One of the UK’s most prolific motor fraudsters has been sentenced to two years in prison at Preston Crown Court.
Naveed Shah, stole multiple hire cars – valued in excess of £200,000 – over a nine-month period by creating a complex scam designed to outwit the police, but which was foiled by anti-motor fraud specialist APU.
The Lancashire based conman stole the identities of innocent people, took out fake motor insurance policies and even posed as a care assistant who had been a genuine victim of a number of car crashes.
He used false identity details to make hire car bookings with claims firms. He would then change the delivery location at the last minute, typically asking for cars to be handed over in the North of England, often at medical facilities where he claimed to be working or visiting sick relatives.
Shah was caught after a sting operation was carried out by APU, when he tried to hire a car from accident management firm, Accident Exchange.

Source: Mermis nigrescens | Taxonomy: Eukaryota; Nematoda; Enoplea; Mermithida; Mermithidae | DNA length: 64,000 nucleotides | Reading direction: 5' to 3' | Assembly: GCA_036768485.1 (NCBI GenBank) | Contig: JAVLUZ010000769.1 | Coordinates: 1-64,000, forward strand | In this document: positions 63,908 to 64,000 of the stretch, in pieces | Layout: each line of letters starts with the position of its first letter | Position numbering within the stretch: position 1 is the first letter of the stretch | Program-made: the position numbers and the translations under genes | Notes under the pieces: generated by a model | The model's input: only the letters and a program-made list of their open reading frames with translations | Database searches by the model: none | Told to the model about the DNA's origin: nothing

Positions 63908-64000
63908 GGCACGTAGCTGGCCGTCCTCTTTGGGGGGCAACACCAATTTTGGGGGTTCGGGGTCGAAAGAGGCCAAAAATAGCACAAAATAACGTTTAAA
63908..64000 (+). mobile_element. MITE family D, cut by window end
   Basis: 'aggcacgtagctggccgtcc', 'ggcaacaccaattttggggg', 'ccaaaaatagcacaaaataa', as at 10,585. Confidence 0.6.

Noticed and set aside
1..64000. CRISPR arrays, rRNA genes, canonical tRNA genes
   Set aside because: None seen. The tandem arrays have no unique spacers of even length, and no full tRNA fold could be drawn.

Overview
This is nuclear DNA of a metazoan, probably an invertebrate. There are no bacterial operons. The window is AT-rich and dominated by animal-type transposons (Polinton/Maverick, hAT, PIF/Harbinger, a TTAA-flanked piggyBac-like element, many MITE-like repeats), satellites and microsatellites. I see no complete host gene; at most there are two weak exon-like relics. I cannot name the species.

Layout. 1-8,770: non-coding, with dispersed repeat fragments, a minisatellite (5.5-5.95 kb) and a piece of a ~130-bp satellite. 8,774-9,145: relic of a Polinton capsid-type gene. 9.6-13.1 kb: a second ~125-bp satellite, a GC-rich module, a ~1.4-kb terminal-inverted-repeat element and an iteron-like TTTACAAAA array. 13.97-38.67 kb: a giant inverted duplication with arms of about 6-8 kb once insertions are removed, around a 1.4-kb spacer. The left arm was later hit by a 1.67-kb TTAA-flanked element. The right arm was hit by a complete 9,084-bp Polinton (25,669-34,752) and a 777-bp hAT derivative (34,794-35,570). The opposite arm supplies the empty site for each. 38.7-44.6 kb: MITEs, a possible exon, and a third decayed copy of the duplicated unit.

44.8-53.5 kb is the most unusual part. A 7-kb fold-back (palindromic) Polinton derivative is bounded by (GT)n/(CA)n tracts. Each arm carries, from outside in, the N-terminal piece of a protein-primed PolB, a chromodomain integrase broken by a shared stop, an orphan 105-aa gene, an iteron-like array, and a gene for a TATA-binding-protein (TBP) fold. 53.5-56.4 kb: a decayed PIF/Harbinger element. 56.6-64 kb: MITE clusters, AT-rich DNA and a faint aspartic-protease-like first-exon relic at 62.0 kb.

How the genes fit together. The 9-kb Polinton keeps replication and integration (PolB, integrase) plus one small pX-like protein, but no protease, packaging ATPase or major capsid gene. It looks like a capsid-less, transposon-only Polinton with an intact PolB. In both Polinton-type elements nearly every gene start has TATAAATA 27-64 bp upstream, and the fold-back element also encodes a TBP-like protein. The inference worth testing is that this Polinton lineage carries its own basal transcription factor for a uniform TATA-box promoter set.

Justice HH Turner sentenced Shah to two years after he pleaded guilty, and was convicted of, conspiracy to make false insurance claims and steal courtesy cars on 22 April.
Justice Turner said in court: “This was a sophisticated criminal enterprise which duped insurers and stole cars with a view to moving them on for profit.
“Fraud is a prevalent crime which has a large impact on the motoring public. Shah played a significant role in this.”
He fabricated crashes in the South of England, East Midlands and West Midlands and, having obtained a hire car, would quickly dispose of it before adopting a different identity and targeting another hire company.
After attempting to obtain a hire car from Accident Exchange, APU flagged the claim as suspicious. Its team of ex-Police and fraud intelligence officers launched a privately funded investigation including two staged ‘sting’ operations in which Shah was expecting delivery of a hire car but was greeted instead by APU investigators.
In total, over £200k worth of cars disappeared without trace, leaving the companies no way of uncovering the true identity of the fraudster.